That’s from Sky Sports

  • Comment 6, posted at 28.01.11 14:58:10 by McLovin Reply

  • @McLovin (Comment 6) : that last line can’t be right. You can’t just decide to “no longer use supplements” – you can never be competitive like that.

  • Comment 7, posted at 28.01.11 15:06:51 by robdylan Reply
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  • @robdylan (Comment 7) : Can’t imagine the players going along with it.

    According to prof Noakes they don’t need supplements. Only to eat right.

    Even if true, I guess the players will still want to take them even if the only effect is the placebo effect.

  • Comment 8, posted at 28.01.11 15:23:17 by McLovin Reply

  • @robdylan (Comment 7) : @McLovin (Comment 8) :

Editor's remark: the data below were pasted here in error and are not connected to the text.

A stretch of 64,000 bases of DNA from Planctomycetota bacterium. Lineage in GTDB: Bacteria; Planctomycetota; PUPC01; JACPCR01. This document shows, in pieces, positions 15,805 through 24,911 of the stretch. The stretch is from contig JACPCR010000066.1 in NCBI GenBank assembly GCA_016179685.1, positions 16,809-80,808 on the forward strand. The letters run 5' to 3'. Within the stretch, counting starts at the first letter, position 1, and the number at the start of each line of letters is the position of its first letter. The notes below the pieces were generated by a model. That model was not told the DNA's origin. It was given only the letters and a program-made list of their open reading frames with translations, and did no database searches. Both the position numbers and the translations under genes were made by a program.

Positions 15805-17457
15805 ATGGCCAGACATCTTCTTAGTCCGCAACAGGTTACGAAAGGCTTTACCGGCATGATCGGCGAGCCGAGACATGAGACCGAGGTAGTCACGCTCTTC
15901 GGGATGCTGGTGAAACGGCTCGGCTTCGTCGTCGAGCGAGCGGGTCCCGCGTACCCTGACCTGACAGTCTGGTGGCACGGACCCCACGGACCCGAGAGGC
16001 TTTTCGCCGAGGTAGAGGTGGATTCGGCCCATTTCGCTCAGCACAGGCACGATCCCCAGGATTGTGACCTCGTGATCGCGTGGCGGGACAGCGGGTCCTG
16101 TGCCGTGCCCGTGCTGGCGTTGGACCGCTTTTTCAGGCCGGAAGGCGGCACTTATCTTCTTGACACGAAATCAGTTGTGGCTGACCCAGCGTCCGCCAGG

What they are implying is SA Rugby, or Bok management (SA Rugby employed) will no longer provide (pay for) supplements for players.

    Players will need to get their own, and as per the SA Rugby guideline on supplements, do their own checks and verifications in future.

    SA Rugby got burnt in this verdict, as they were the ones fingered as being responsible for the incident.

  • Comment 9, posted at 28.01.11 15:25:07 by Morné Reply
  • @Morné (Comment 9) :
    That would be short sighted of SA Rugby. Yes they got burnt now but if Macs above posting is correct then its clear that it was beyond their control and I think they would even have grounds for recompense, as would the individuals.